Ed Gillespie, R for Governor of Virginia, on Confederate monuments

I plan on voting for Ed Gillipsie. However, like many other Conservatives I will do so without much enthusiasm. James Atticus Bowden’s post provides an example of why.

Here is Gillipsie’s statement on the Confederate monuments issue: https://therepublicanstandard.com/gillespie-holds-line-confederate-monuments-democrats-cash-crisis/

Here is how his statement begins.

My opponent now says that he believes decisions about historical statues are best made at the local level, but that they should be removed. I believe that decisions about historical statues are best made at the local level, but they should stay and be placed in historical context.

What Gillipsie says sounds reasonable, but give it a little thought. It is a joke.

The historical context thing is a big problem. What it amounts to is allowing the elites to tell the rest of us what to think. Who needs that? There is no end to such nonsense.

Consider. Everyone has their own opinion as to what caused the American Civil War. Why? Individual soldiers had their own motivations, not necessarily just one. So who is qualified to judge the matter? Politicians? Do we need the National Park Service to tell us what caused the Civil War? Well, thanks to Congress that’s what they think there job is, and that is what Congress wants them to do.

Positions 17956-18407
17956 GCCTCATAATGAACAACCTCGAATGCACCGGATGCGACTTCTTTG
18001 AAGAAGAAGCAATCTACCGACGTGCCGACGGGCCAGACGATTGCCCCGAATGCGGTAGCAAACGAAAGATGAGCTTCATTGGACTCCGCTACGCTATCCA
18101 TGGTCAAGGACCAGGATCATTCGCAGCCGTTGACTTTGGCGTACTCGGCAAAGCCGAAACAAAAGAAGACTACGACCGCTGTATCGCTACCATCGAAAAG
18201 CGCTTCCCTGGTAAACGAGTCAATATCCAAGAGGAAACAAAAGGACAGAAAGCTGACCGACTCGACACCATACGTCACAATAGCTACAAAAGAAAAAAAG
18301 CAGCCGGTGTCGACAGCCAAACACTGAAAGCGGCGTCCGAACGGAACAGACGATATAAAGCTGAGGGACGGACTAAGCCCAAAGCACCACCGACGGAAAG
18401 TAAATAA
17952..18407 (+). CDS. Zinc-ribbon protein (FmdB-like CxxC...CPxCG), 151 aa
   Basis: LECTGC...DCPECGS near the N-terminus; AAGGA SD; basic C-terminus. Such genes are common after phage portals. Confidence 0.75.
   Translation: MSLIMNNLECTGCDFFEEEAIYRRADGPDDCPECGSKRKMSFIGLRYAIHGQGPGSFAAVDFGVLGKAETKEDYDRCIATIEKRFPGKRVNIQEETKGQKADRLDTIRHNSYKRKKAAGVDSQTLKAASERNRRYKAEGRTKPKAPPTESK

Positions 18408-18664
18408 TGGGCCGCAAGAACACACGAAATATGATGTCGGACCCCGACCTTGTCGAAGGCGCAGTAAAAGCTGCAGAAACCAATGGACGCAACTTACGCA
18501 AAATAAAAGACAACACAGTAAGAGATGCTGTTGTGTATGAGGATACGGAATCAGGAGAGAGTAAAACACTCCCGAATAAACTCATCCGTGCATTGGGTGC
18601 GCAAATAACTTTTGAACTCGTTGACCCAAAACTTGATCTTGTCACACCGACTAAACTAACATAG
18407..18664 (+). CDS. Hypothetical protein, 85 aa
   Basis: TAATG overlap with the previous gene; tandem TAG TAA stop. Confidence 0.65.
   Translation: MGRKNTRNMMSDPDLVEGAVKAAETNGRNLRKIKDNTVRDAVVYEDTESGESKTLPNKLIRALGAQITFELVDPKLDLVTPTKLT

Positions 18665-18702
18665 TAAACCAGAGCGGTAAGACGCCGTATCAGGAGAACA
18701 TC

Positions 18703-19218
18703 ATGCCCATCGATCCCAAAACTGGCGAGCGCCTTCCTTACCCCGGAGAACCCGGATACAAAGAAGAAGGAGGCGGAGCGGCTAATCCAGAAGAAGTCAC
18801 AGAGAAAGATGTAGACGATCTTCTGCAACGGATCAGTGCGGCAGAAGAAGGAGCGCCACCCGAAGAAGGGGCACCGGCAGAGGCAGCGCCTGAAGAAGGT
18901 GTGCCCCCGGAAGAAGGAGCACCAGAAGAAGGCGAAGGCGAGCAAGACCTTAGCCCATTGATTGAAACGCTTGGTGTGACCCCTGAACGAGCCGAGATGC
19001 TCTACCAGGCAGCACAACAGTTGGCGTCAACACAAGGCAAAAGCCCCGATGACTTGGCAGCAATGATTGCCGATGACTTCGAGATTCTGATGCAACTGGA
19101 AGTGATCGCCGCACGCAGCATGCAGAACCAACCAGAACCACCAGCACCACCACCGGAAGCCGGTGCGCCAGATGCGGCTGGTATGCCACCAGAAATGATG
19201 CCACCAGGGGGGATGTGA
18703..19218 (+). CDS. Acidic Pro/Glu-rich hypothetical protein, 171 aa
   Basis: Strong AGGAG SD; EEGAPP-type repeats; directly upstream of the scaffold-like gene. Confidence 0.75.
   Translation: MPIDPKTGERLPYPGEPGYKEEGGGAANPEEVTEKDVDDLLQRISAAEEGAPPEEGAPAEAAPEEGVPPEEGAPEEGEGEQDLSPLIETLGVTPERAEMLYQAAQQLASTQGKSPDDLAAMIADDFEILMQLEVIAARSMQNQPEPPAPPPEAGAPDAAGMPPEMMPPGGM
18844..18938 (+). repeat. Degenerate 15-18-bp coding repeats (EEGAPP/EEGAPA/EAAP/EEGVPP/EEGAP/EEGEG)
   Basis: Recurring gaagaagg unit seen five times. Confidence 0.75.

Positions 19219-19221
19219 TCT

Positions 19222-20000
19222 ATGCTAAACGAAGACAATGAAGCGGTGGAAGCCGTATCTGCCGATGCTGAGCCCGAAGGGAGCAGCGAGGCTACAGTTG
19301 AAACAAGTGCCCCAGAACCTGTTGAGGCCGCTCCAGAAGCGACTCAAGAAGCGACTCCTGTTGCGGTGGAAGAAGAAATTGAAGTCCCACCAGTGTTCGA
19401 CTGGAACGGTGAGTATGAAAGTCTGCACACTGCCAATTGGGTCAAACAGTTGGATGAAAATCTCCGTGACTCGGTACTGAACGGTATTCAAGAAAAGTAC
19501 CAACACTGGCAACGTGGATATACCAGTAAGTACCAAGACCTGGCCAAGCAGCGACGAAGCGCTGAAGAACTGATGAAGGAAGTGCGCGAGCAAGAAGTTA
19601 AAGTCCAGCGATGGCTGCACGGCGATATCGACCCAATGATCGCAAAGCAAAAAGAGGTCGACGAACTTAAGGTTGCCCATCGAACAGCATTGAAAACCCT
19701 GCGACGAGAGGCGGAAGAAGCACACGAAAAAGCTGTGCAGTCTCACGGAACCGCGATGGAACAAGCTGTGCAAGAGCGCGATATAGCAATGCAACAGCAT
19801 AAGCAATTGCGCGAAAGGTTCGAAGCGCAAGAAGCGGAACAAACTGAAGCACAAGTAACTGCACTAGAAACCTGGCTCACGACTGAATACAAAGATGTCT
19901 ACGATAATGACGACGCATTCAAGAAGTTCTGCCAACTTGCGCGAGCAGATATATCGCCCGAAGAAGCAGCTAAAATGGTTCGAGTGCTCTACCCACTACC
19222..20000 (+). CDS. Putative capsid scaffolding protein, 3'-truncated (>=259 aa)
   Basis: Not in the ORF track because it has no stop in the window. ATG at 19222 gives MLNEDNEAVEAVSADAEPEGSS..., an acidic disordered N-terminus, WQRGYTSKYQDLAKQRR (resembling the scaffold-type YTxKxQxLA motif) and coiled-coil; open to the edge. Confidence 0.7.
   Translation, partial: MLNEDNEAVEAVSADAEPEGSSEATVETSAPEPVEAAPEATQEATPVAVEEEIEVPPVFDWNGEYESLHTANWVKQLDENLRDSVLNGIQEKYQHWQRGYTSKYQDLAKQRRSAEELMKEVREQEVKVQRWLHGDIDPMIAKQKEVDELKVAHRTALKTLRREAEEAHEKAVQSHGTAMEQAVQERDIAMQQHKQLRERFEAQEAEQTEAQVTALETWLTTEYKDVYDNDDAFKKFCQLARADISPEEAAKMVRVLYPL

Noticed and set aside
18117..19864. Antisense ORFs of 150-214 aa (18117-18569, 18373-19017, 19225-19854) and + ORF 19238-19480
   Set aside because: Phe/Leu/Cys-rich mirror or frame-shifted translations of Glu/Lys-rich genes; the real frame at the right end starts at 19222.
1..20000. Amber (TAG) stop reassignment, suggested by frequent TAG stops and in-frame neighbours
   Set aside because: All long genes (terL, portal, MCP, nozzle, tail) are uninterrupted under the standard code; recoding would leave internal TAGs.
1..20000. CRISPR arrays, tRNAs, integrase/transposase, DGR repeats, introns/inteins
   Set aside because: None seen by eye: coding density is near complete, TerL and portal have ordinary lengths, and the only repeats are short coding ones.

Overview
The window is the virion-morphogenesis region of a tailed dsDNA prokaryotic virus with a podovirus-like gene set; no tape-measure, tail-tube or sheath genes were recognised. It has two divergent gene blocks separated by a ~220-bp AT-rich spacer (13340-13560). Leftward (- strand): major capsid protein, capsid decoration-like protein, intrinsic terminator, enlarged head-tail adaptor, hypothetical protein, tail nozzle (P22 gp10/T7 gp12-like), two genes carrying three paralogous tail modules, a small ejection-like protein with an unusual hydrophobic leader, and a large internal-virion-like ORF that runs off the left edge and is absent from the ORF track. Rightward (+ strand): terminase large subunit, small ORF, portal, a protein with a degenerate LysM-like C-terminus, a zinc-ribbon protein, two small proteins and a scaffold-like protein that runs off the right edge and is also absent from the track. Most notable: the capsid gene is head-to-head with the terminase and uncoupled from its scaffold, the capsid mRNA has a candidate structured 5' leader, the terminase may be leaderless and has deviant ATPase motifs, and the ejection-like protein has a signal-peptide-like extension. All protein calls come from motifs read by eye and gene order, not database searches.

=> https://www.nps.gov/crmjournal/Summer2007/view1.html

Do you trust politicians to decide what we and our families should believe? Isn’t advertising is bad enough? How would you like a world filled with “historical context”, “educational context”, “politicial context”, “religious context”, and so forth instead? Aren’t we already headed that way?

The National Park Service and the other folks who maintain the lands and the monuments we want to preserve have a difficult job. It is often a pain in the neck just to keep something in its natural state or in the state it was created. When we add a requirement for indoctrination in “correct” beliefs, that is about as useful as sticking half a dozen frightened skunks in a lecture hall. It does not solve anything; it just adds a ghastly stink.

Instead of trying to please everyone, why can’t Gillipsie just stand for traditional American values? Unfortunately, when he tries to please everyone, he doesn’t. Fortunately for Gillipsie his opponent actually opposes traditional American values. Therefore, there is a good chance Gillipsie will win, but it won’t be a win for Virginia. It just won’t be as great a loss. So I will go to the polls and vote for him. He is not perfect, but he is much better than the other guy.